Massachusetts retained its mediocre traffic safety rating according to a national highway association. The primary area of concern in the second-rate grading is the lack of principal seatbelt law enforcement and five other specific statutes – all of which are designed to help protect drivers from severe Massachusetts car accident injuries.
The 2012 rating by the Advocates for Highway and Auto Safety uses a color-coded rating system of green, yellow and red. The report, released in Washington, graded Massachusetts as “yellow” which is the same level the state received in 2011.
A yellow rating in the Advocates system rates the state enforcement as being “moderately positive” in performance while having several gaps in highway safety law.
The president of Advocates asserted that many states have an intolerable and potentially fatal breach in traffic safety law. Advocates looked at 15 statutes that have a positive impact on traffic safety and rated all 50 states and Washington D.C. based on that grading system.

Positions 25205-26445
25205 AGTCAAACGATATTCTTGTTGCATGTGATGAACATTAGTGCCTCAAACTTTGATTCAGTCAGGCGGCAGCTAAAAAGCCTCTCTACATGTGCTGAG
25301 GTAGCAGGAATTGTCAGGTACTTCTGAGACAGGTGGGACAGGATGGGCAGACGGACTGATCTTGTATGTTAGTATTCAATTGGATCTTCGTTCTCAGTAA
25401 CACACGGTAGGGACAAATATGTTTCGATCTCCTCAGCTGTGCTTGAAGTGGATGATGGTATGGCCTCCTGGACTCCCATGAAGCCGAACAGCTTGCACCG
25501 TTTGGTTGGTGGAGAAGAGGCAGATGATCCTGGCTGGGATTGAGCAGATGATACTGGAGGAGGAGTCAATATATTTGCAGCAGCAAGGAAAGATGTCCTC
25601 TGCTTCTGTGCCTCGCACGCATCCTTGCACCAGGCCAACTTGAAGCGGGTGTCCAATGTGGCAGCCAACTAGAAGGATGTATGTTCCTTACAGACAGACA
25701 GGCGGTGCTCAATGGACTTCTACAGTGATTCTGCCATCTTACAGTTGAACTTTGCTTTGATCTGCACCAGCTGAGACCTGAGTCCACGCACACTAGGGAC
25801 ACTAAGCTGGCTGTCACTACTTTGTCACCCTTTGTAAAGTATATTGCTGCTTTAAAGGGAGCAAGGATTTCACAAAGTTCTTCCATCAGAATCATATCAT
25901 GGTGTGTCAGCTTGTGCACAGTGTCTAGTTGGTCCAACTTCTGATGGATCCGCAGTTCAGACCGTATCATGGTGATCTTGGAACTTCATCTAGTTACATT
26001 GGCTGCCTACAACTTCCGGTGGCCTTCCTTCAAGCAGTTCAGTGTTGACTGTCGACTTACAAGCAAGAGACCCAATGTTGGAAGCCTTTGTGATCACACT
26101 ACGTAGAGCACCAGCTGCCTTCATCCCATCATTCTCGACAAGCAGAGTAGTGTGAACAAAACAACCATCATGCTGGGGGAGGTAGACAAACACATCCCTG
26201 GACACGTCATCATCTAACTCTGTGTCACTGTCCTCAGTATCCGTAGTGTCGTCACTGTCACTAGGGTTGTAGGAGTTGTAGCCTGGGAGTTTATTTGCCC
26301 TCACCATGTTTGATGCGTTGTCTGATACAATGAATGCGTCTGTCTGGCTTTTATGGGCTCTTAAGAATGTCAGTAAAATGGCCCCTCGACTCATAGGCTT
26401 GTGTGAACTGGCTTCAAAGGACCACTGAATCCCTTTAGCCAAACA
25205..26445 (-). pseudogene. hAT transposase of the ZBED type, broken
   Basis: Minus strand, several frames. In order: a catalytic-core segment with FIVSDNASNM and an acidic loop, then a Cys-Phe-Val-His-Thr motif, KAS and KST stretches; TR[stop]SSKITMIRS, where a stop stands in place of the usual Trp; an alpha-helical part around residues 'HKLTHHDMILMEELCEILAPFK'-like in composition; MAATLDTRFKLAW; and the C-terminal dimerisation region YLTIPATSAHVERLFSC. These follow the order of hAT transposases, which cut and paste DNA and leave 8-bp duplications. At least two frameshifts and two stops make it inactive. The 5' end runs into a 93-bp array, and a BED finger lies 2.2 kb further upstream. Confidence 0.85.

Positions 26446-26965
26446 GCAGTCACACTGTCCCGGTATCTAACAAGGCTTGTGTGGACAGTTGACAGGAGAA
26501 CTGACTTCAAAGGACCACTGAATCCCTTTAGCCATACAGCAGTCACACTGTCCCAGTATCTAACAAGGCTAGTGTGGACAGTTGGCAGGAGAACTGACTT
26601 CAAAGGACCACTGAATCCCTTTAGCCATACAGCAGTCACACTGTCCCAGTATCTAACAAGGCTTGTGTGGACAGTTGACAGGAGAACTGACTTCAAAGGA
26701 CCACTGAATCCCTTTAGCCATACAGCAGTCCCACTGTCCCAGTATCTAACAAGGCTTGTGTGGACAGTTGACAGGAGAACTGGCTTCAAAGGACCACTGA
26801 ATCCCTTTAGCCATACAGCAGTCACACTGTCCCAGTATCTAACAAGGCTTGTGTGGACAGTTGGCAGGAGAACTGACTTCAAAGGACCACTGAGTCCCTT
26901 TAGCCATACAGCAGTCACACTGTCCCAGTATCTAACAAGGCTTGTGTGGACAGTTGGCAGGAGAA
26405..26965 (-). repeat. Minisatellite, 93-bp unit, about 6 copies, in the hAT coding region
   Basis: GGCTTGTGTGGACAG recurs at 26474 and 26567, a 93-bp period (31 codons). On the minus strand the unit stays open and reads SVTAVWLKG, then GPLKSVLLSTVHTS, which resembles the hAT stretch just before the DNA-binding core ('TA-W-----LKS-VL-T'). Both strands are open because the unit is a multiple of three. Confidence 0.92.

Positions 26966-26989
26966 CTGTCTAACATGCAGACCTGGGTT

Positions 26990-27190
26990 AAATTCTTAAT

Specifics of the Advocates Traffic Safety Study
The report says seat belts saved 81 lives in Massachusetts in 2009 but that at least 50 more could have been saved if the state had full compliance with the current seatbelt laws. Other important study statistics include:
- Motor vehicle crashes kill 33,000 people and cost $230 billion annually.
- Massachusetts crashes cost an estimated $6.28 billion each year.
- Car crashes killed 314 people in Massachusetts in 2010.
Massachusetts, with nine enacted laws, is one of 25 states that have the middle range “yellow” designation by the Advocates study. The recommended laws include booster seat, child safety, motorcycle helmet laws and other safety regulations.
Massachusetts lost credit for not having sufficient interlock ignition system laws and other drunk driving related statutes that the study considered as necessary in primary enforcement of traffic safety. Hopefully Massachusetts will improve this rating next year.